I have been uncharacteristically procrastinating over choosing next year's school books. Now, I KNOW I procrastinate about a lot of things, but choosing books isn't usually one of them! In years past, once the kids are done with the school year, I spend time we would have spent on lessons going through my ginormous Rainbow Resource catalogue, circling every single text that interests me for any child. Then I winnow the lists down until I have covered all the subjects for each child, and place an order. I usually have all our books here by the 3rd or 4th week of July, at the latest.
Not this year! I have been basically pretending that September is never going to come, and so there is no reason whatsoever to choose books. Yes, I have felt pangs of guilt about this. Yes, I have told myself again and again that I need to get moving. And yet, somehow something more interesting comes up every time--including scouring the kitchen sink, sewing Brownie patches onto Julia's vest, and watching grass grow!
But face the music we all must, and my wakeup call came in the form of my letter from the school district, accepting the fact that once again, my kids are opting out of their wonderful system. In short--time to file paperwork. So I have to have my plan together.
Now, this year I am doing things differently. I have mentioned my love of the Rainbow Resource catalogue. The reason I love it is simple: it has about four thousand choices in every subject and grade level, and because the family that runs the business is a huge one, they have personally tried every product in it. So each has a lengthy description of its strengths and weaknesses, and which type of kid does best with it. I love that! Most of the time, when shopping for texts, the goal of the company is to sell the book. Therefore, everything written is pretty positive. One great thing about homeschooling is the vast choice we have over which books to use--but that's also a drawback because it can quickly become overwhelming. And once you spend a bunch of money on books, you're loathe to stop using them, even if they aren't working. With Rainbow, I have a better chance of making great choices.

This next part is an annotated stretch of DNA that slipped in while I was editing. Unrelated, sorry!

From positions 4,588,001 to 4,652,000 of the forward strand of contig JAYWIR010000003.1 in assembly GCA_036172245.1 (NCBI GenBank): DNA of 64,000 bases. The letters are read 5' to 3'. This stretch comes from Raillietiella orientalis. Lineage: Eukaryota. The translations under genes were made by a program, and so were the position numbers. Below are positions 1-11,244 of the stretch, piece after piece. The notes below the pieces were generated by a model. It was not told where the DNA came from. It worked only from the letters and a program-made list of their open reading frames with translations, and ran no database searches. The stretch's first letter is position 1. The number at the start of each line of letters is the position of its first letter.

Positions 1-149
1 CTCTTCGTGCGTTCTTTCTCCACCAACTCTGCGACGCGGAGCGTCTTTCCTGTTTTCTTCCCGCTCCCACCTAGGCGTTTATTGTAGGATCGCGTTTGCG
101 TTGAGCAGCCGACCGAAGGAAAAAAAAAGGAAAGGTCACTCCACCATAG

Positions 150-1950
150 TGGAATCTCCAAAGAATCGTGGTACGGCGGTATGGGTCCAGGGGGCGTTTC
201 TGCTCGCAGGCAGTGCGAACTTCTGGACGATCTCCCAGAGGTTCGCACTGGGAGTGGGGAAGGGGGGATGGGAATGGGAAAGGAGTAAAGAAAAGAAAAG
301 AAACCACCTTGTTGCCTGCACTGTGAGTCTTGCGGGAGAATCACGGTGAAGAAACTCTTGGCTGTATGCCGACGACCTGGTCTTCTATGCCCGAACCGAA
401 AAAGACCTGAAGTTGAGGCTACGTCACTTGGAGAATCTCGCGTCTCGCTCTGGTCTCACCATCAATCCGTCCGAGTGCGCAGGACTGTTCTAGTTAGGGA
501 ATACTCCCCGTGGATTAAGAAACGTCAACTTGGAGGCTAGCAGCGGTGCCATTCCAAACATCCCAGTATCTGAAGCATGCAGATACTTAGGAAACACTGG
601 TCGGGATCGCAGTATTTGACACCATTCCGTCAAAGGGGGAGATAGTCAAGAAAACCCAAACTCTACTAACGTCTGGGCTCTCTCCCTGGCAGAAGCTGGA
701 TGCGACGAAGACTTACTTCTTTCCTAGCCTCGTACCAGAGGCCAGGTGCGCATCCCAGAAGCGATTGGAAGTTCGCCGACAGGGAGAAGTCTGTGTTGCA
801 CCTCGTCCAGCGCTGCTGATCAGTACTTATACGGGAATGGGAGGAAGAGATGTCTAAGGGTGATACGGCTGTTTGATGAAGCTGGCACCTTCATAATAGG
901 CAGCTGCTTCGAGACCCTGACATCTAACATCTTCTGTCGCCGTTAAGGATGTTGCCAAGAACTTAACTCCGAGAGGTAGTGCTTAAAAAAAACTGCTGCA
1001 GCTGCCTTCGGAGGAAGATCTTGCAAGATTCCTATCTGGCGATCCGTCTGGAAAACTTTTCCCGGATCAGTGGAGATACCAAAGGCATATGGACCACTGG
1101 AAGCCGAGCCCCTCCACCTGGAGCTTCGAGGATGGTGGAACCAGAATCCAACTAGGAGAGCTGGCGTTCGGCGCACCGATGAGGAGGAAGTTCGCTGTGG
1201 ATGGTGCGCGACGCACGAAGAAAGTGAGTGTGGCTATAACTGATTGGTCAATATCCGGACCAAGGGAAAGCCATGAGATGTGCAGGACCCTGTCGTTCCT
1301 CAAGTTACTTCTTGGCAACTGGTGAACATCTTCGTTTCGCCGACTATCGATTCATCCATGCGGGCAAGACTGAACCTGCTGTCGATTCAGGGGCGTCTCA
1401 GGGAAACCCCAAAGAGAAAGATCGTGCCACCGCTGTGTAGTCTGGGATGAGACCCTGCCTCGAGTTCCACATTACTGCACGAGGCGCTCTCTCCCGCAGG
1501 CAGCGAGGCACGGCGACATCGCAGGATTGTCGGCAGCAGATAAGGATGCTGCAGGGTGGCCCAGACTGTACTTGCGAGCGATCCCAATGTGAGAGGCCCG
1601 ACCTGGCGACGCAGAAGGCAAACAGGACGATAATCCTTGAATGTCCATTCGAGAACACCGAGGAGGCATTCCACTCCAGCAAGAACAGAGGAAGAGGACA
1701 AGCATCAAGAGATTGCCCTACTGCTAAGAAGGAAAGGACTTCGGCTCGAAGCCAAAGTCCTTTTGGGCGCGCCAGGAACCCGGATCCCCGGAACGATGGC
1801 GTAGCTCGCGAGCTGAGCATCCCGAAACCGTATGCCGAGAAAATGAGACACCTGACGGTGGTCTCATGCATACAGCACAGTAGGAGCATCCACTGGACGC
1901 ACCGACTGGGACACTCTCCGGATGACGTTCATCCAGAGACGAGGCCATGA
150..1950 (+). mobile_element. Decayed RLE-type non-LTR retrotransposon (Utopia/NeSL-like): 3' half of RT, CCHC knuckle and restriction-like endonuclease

HOWEVER. To say that the family who runs the business has "different ideals" than we do is putting it mildly. We are homeschooling for educational reasons. Religion plays absolutely no part in our homeschool. And when your husband is a Ph.D. scientist, talk of creationism does not exactly go over too well. In this catalogue, evolution is a nasty word, books are put down for mentioning magic or fantastical elements, and curricula that include Bible study are the norm. They have a whole section for teaching your daughters how to be meek and subservient----do I even need to say how well that goes over with me? I even saw a few books that bashed Democrats as being "evildoers who are using their liberal agenda to make money..." ??????????????????
So in years past, Matt has suggested that we might not want to funnel our money into the pockets of this family. I have always told him that it is by far the easiest way to order books, and while we do not see eye to eye with them, at least we are supporting a homeschool family business. However, this year I (for once) do not have a toddler or infant sucking up my time. My kids are at a much more independent stage than they ever have been, leaving me more time to search out other options. So I did go through Rainbow, but rather than automatically buying from them, I searched Amazon, Overstock, Half.com and ebay for better deals. And I found them. Even when I was charged for shipping, the totals still came out to be some fraction of Rainbow's prices. In several cases, I bought used copies in new condition for a penny, with $2.99 shipping--where the book in Rainbow's catalogue was ten or twelve dollars!
It's a messier process, that's for sure. I can't just enter in thirty five items with Rainbow and get one giant box. I had to spend a couple of hours searching for and comparing prices. I had to check out several times. I will be getting books in a dozen shipments. And I placed bids on ebay--so those books I could lose and be back to square one. However, so far I have spent $112 on books that in Rainbow would have cost $206 so far. I am not finished, but I feel better now that I am on the way.
And it even makes me the teensiest bit excited for the new school year.